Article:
And yet, he’s owned in only one-third of ESPN leagues, while Aaron Hill is more than 75% owned. Go figure. If you are in need of some 2B or even OF help, you should consider Carlos Guillen immediately. He’s one of baseball’s better-kept secrets.
Recommendation: Must own in AL-only formats, top 12-2B for mixed leagues and a good bench player or fifth outfielder for deeper mixed leagues.
Geovany Soto | Chicago (NL) | C | 51.7% ESPN Ownership
YTD: 267/.405/.460 (.385 wOBA)
True Talent: 270/.400/.470
Yes, I do realize this is an AL Waiver Wire Column and yes, I do realize that Geovany Soto is an NL player. However, this brief rant goes well beyond my Cubs homerism and pierces deep into the underlying problem of “old school” baseball. Right now, Soto is top five in WAR amongst catchers, despite being the only top-10 catcher with 200 or fewer PA this season. Soto is the major league leader in walk percentage (a robust 19.0%) among all players who have accrued 150 PA this season (among those with 50+ PA, only Nick Johnson and George Kotteras have walked more per PA). His .385 wOBA is second only to Jorge Posada‘s .394 mark among catchers and is top 35 amongst MLB hitters with 150+ PA this season.
And yet, as of late, Lou Piniella has routinely benched Soto for Koyie Hill (.238 wOBA this season, .258 wOBA career) and his marginally “better” defense (-1.0 WAR per 80 PA vs Soto’s -3.0 FRAR per 200 PA. This is a matter of more than Lou’s senility. http://gameofinches.blogspot.com/2010/06/tbos-first-call-into-sports-radio.html”>Even sports radio hosts hate Soto. Fantasy players kind of hate him, too, as evidenced by the barely 50% ownership, though they can be slightly forgiven as it is hard to play, as your primary C, a guy who is only starting three games a week.
In the offseason, I took a two-part look at Soto’s disastrous 2008 campaign. In Part One, I took a look at the types of injuries Soto suffered throughout the season and how they likely impacted his numbers. In Part Two, I analyzed the effect of sheer bad luck on Soto’s sophomore season. Even though Soto improved his plate discipline in 2008, injuries zapped his power and poor luck (and injuries) deflated his OBP. Even without power, Soto’s xBABIP-adjusted 2008 triple slash line should have been .269/.365/.432 (.797 OPS).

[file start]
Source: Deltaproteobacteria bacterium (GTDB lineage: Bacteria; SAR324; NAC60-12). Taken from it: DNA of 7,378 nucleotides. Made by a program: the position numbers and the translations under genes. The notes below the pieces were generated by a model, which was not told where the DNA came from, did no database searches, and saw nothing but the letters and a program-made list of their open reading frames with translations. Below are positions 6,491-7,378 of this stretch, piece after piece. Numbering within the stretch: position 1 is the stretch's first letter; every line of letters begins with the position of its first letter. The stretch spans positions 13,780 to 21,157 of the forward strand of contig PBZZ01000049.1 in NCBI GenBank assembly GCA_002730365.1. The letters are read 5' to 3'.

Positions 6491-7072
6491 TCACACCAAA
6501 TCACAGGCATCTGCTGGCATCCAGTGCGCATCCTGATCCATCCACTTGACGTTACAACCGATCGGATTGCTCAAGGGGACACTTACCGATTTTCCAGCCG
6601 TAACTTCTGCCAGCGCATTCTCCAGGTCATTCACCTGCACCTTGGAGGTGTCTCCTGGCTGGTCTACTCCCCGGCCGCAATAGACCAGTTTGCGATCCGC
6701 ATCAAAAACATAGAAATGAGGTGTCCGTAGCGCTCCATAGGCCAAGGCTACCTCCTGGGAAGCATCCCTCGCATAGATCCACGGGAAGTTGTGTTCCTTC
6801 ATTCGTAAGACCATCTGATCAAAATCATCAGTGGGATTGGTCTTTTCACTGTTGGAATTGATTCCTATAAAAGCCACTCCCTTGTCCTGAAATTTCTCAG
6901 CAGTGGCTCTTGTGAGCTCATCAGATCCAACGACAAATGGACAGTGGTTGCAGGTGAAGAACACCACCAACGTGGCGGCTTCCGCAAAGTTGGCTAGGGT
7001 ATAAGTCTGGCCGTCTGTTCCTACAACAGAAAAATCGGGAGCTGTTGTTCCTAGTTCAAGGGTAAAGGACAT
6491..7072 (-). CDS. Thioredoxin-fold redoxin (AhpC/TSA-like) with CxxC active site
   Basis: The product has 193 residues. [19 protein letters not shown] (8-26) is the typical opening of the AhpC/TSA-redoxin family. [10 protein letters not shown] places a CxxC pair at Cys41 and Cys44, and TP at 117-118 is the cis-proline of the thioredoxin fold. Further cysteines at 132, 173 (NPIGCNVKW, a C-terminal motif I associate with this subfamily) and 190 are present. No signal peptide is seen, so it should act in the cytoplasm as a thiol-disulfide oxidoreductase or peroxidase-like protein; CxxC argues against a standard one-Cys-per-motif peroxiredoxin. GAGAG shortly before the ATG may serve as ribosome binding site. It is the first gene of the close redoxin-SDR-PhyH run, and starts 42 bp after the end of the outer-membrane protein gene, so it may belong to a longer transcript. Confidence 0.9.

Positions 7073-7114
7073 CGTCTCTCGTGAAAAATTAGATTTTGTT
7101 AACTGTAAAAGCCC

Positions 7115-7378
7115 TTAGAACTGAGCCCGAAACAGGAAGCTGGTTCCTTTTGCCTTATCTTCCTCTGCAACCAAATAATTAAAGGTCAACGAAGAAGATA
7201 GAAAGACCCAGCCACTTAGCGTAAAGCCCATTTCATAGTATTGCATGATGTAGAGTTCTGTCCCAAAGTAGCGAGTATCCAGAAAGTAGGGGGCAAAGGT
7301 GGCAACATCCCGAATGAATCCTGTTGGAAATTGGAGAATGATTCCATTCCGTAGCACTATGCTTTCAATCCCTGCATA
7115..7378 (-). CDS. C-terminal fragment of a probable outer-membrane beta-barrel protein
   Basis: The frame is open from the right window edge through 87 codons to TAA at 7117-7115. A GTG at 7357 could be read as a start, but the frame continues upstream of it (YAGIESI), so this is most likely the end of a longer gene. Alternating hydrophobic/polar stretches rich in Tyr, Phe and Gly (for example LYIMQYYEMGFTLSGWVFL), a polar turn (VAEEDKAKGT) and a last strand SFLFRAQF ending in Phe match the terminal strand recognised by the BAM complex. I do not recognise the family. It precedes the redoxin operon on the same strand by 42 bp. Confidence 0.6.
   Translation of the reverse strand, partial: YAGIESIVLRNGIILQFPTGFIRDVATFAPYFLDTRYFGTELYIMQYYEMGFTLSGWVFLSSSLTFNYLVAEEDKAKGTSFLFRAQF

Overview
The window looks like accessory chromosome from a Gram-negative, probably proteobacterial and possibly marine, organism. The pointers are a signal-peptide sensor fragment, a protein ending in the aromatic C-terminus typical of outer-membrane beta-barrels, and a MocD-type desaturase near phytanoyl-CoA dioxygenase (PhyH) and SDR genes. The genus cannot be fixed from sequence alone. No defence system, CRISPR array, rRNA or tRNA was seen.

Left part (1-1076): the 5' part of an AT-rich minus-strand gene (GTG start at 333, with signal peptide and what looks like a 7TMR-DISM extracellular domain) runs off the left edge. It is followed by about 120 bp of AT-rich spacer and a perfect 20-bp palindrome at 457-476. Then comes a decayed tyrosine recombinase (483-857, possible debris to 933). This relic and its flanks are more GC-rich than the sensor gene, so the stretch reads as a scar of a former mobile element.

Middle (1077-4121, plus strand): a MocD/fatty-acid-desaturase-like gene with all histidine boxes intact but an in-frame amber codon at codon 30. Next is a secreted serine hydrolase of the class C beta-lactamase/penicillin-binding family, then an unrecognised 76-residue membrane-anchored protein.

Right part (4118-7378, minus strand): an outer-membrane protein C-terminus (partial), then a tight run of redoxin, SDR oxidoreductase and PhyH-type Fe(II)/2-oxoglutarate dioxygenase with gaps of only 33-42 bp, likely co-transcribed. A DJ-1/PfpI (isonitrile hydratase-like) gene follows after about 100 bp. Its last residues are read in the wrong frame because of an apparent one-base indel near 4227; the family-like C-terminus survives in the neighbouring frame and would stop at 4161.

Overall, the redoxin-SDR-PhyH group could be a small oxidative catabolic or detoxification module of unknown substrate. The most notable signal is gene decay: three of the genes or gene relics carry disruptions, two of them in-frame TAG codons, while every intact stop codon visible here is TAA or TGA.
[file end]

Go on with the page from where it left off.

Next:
This season, Soto’s plate discipline has developed further and his power, now that he’s fully recovered, has returned (.193 ISO, 8 HR). And yet, you’d think he’s Milton Bradley by the way people in Chicago treat him. Even fellow sabermetrics fan and blogmate “The ‘Bright’ One” was guilty of hating on Soto until I pointed out his raw awesomeness per nine.
I bought a Soto jersey prior to the 2008 season that I have worn to every Cubs game (and even an Indians-Royals game that I almost got “ejected” from) I’ve attended since. The Cubs are 19-2 (16 of those wins came in a row) in games I’ve attended since, including the home away from home no-no. Soto is a guy who will always have a place in my heart, and if I ran the Cubs I would lock him up long term. Cubs fans have Jim Hendry and Lou Piniella to blame, what’s your excuse?
Recommendation: Must own in all NL-only leagues and all mixed-league formats. Soto, when he plays, is unquestionably a top-10 fantasy catcher.
Alex Gordon (3B, 14.2% ESPN Ownership)
True Talent: .270/.365/.450
Alex Gordon is currently tearing the cover off the ball in Triple-A, where he is hitting .335/.461/.584 with 10 bombs in 185 AB. Minor League Splits is 50 AB behind on updating his stats, but his MLB equivalent line between High-A and Triple-A ball was .261/.377/.431 (.808 OPS) and he’s been hitting just as well in those past 50 AB. His Triple-A equivalency numbers are even better, with a .020 OPS boost based on power numbers. That’s plenty better than Alberto Callaspo‘s current (and career-like) .276/.301/.427 line. Keep in mind, it was only a combination of bad luck (.227 BABIP) and injury that led to Gordon’s banishment to the minors after only 38 PA this season. With Gordon mashing and staying healthy, not even Dayton Moore can ignore the him for much longer. Keep an eye out. Gordon may be back in the majors very soon—even if it means a change of scenery.
Recommendation: Keep an eye on Gordon. If he plays every day, Gordon is a borderline must-own in AL-only formats and a strong bench player or CI for deeper mixed leagues.
See you next week.